Stone sealer

Stone sealer

Stone Porosity

All natural stone is porous, which means it has interconnected capillaries through which liquids and gases can move. In fact, porous materials act like a hard sponge and actually suck in liquids over time, along with any dissolved salts and other minerals. More porous stone, such as sandstone will absorb liquids relatively quickly, while denser volcanic stones such as granite are significantly less porous and may take an hour or more to absorb oils and water-based liquids.

Stone as a Building Material

Since ancient times, stone has been popular as a building and decorating material. Its strength, durability, excellent insulation properties, ability to be shaped, and the variety of stone types and colours make it an exceptionally versatile building material.

The porosity and makeup of most stone does, however, leave it prone to certain types of damage if unsealed.

Staining is the most commonly occurring damage, which occurs when oils and other liquids are sucked deeply into the material through its system of capillaries, where it can be impossible to remove.

Salt Attack occurs when salts dissolved in water are carried into the stone. The 2 most common types of salt attack are efflorescence and spalling.

Acid Attack. Calcite-based stone such as marble, limestone and travertine react with acidic substances on contact, breaking down the surface and leaving dull marks or even deep furrows over time. This is known as acid etching. Even mild household acids, including cola, wine, vinegar, lemon juice and milk, can damage these types of stone. The milder the acid, the longer it takes to etch calcite-based stone; stronger acids can damage the stone in seconds.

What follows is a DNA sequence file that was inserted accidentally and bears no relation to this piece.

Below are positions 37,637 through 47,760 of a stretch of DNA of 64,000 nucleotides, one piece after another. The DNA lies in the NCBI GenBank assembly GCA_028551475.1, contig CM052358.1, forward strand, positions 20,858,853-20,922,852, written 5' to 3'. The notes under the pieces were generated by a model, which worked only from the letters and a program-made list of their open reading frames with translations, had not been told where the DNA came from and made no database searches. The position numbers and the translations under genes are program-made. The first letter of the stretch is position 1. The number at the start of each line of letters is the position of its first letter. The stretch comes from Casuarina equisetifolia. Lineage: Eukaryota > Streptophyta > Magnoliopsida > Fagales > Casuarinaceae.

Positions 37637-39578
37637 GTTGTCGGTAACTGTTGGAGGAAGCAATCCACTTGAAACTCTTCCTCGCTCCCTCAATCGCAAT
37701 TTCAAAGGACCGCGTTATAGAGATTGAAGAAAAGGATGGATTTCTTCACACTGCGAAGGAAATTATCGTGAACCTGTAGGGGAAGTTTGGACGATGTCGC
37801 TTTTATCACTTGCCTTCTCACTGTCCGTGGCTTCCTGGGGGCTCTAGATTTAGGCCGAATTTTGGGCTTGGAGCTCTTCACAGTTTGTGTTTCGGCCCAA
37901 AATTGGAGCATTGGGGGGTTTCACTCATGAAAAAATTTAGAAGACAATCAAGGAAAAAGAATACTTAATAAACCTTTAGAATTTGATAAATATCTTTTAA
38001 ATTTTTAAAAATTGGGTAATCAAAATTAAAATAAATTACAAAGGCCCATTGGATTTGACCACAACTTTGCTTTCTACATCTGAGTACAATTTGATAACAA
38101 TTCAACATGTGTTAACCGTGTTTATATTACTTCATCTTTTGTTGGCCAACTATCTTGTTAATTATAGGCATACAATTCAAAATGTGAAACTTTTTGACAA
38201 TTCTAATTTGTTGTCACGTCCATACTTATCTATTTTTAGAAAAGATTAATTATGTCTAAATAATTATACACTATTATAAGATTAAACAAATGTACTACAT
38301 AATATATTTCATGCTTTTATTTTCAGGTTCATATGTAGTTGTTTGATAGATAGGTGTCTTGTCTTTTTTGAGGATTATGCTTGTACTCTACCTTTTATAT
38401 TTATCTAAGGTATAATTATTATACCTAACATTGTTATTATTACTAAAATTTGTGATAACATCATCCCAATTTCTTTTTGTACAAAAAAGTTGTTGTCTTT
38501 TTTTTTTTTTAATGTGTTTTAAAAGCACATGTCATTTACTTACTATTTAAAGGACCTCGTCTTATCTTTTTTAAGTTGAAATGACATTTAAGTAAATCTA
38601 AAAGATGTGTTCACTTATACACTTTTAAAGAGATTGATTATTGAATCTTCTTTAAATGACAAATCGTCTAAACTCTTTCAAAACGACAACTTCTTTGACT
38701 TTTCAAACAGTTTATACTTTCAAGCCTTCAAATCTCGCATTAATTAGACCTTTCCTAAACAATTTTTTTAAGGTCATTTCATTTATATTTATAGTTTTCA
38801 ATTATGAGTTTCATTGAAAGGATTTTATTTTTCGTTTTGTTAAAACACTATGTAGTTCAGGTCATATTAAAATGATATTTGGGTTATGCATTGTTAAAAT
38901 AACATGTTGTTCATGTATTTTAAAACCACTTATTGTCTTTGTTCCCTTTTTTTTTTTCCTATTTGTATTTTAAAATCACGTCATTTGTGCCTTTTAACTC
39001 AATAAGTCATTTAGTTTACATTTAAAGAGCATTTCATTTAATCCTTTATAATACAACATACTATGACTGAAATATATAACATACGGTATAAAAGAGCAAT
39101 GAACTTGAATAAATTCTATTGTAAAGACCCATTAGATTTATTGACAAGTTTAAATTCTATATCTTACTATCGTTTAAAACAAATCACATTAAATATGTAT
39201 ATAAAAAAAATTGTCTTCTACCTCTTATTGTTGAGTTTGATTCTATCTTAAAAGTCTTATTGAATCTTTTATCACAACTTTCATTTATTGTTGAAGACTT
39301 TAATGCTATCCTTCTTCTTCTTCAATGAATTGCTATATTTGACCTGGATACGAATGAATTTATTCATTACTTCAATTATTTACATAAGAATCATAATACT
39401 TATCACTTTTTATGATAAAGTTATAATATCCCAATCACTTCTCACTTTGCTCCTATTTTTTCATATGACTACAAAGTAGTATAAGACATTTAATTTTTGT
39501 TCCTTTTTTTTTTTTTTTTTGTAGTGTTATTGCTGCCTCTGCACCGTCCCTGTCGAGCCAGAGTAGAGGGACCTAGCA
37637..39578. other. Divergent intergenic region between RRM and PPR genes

Protecting Stone

The longevity of stone can be extended if it is effectively sealed against the ingress of damaging liquids and minerals such as salts. The ancient Romans often used olive oil to seal their stone, which provides some protection against the ingress of water and against general weathering by the elements, but stains the stone permanently.

During the renaissance Europeans experimented with the use of topical varnishes and sealers made from ingredients such as egg white, naturally occurring resins and silica, which were clear, could be applied wet and harden to form a protective skin.

Modern Stone Sealers

Modern stone sealers are divided into 3 broad types:

1) Topical sealers - generally made from urethanes or acrylics. These sealers are effective but, being exposed on the surface of the material, they tend to wear out relatively quickly, especially on high-traffic areas of flooring. This type of sealer will usually also change the look and slip resistance of the surface, especially when it is wet. These sealers are not breathable, do not allow the escape of water vapour and other gases, and are not effective against salt attack, such as efflorescence and spalling.

2) Penetrating sealers - the most common of which use siliconates, fluoro-polymers (e.g. Teflon) and siloxanes, which repel liquids. These sealers penetrate the surface of the stone enough to anchor the material to the surface. They are generally longer lasting than topical sealers and often do not substantially alter the look of the stone, but still can change the slip characteristics of the surface and do wear relatively quickly. Penetrating sealers often require the use of special cleaners which both clean and top up the repellent ingredient left on the stone surface. These sealers are often breathable to a certain degree, but do not penetrate deeply enough (generally about 1mm) to be effective against salt attack, such as efflorescence and spalling.

3) Impregnating sealers - which use silanes or modified silanes. These are a type of penetrating sealer, which penetrate deeply into the material, impregnating it with molecules which bond inside and repels water and / or oils from within the material. Some modified silane sealers impregnate deeply enough to protect against salt attack, such as efflorescence and spalling.

External links

* [http://www.marble-institute.com/consumerresources/care.cfm The Marble Institute of America]
* [http://www.flooringguide.com/how-to/stone/sc003.php3 FlooringGuide.com]
* [http://www.brightstn.com Brightstone Stone Care]


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